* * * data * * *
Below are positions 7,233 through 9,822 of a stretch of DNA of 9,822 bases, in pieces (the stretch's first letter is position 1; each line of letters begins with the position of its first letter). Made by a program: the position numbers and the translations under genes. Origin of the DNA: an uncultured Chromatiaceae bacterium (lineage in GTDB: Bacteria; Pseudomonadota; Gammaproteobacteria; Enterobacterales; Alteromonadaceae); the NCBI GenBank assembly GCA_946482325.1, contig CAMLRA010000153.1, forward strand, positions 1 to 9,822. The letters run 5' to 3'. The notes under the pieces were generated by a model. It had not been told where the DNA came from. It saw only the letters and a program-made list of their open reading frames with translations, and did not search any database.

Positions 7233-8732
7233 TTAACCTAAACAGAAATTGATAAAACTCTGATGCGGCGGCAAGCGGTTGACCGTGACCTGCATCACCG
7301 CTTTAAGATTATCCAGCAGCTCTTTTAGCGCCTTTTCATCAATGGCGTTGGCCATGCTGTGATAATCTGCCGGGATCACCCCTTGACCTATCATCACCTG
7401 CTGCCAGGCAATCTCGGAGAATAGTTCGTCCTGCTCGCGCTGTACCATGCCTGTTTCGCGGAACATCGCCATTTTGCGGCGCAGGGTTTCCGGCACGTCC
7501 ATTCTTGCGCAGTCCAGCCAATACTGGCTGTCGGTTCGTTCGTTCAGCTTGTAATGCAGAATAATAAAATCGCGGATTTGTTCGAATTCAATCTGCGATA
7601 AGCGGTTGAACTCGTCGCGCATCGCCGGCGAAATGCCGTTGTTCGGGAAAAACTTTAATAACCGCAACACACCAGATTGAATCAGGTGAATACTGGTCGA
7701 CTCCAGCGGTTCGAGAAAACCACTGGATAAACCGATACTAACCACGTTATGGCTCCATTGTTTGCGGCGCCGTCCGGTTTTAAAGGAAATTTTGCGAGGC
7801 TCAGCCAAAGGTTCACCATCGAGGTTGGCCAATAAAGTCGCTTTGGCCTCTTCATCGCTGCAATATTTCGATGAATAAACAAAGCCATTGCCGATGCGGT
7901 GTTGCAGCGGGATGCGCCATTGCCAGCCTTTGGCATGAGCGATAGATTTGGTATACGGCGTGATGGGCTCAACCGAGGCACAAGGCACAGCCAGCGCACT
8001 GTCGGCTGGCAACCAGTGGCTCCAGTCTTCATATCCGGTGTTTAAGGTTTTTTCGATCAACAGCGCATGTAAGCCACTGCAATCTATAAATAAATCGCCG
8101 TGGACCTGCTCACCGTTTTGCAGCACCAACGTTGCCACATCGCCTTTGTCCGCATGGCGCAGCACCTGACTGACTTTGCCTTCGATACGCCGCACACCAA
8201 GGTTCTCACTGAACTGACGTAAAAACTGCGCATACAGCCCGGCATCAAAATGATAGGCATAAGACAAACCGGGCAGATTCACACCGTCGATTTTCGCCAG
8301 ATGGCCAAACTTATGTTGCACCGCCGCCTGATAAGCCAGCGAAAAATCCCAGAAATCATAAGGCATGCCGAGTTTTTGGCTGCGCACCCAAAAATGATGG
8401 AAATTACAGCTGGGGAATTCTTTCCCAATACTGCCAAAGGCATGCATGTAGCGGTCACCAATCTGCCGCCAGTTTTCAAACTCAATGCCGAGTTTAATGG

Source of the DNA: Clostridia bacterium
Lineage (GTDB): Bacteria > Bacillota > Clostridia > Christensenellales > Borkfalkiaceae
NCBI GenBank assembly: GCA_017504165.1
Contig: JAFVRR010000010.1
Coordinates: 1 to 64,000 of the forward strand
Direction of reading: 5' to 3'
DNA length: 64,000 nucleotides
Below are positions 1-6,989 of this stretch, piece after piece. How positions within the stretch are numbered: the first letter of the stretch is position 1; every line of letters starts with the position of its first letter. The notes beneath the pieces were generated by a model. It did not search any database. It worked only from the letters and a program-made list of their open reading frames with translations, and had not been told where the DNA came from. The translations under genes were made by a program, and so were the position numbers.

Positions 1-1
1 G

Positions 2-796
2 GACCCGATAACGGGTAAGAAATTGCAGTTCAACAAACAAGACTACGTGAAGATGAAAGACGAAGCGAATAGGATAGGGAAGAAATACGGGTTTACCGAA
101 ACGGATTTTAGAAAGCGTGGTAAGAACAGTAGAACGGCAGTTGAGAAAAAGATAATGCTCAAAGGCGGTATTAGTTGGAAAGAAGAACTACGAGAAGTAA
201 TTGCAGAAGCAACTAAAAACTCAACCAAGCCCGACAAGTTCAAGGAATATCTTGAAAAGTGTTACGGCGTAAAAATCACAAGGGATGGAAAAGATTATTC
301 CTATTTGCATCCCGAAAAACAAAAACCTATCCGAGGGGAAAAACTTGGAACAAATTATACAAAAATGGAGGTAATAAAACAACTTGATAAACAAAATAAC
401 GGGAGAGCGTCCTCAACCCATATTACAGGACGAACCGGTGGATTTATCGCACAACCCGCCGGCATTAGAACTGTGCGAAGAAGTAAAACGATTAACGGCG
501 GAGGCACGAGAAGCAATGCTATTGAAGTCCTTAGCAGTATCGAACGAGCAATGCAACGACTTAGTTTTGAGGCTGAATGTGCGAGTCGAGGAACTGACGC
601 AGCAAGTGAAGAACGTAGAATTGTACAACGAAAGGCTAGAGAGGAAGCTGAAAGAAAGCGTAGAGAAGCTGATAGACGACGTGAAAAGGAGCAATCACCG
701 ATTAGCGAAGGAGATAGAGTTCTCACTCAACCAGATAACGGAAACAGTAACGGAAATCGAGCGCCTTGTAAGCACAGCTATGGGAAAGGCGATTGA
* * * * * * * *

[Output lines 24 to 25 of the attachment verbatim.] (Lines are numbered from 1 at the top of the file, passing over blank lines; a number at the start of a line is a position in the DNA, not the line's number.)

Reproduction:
Positions 1-1
1 G